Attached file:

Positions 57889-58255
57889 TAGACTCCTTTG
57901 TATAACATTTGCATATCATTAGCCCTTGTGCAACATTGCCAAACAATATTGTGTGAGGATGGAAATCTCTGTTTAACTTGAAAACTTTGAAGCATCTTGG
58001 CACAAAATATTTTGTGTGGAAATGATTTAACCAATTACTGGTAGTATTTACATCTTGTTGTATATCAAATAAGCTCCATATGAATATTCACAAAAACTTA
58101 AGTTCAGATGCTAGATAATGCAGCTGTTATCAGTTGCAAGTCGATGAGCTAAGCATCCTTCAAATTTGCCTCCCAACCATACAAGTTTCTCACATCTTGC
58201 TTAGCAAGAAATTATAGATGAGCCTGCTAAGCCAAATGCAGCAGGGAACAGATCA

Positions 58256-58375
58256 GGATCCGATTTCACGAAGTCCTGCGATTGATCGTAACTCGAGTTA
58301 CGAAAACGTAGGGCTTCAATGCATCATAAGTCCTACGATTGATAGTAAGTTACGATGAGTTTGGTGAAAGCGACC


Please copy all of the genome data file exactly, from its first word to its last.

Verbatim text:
Positions 57889-58255
57889 TAGACTCCTTTG
57901 TATAACATTTGCATATCATTAGCCCTTGTGCAACATTGCCAAACAATATTGTGTGAGGATGGAAATCTCTGTTTAACTTGAAAACTTTGAAGCATCTTGG
58001 CACAAAATATTTTGTGTGGAAATGATTTAACCAATTACTGGTAGTATTTACATCTTGTTGTATATCAAATAAGCTCCATATGAATATTCACAAAAACTTA
58101 AGTTCAGATGCTAGATAATGCAGCTGTTATCAGTTGCAAGTCGATGAGCTAAGCATCCTTCAAATTTGCCTCCCAACCATACAAGTTTCTCACATCTTGC
58201 TTAGCAAGAAATTATAGATGAGCCTGCTAAGCCAAATGCAGCAGGGAACAGATCA

Positions 58256-58375
58256 GGATCCGATTTCACGAAGTCCTGCGATTGATCGTAACTCGAGTTA
58301 CGAAAACGTAGGGCTTCAATGCATCATAAGTCCTACGATTGATAGTAAGTTACGATGAGTTTGGTGAAAGCGACC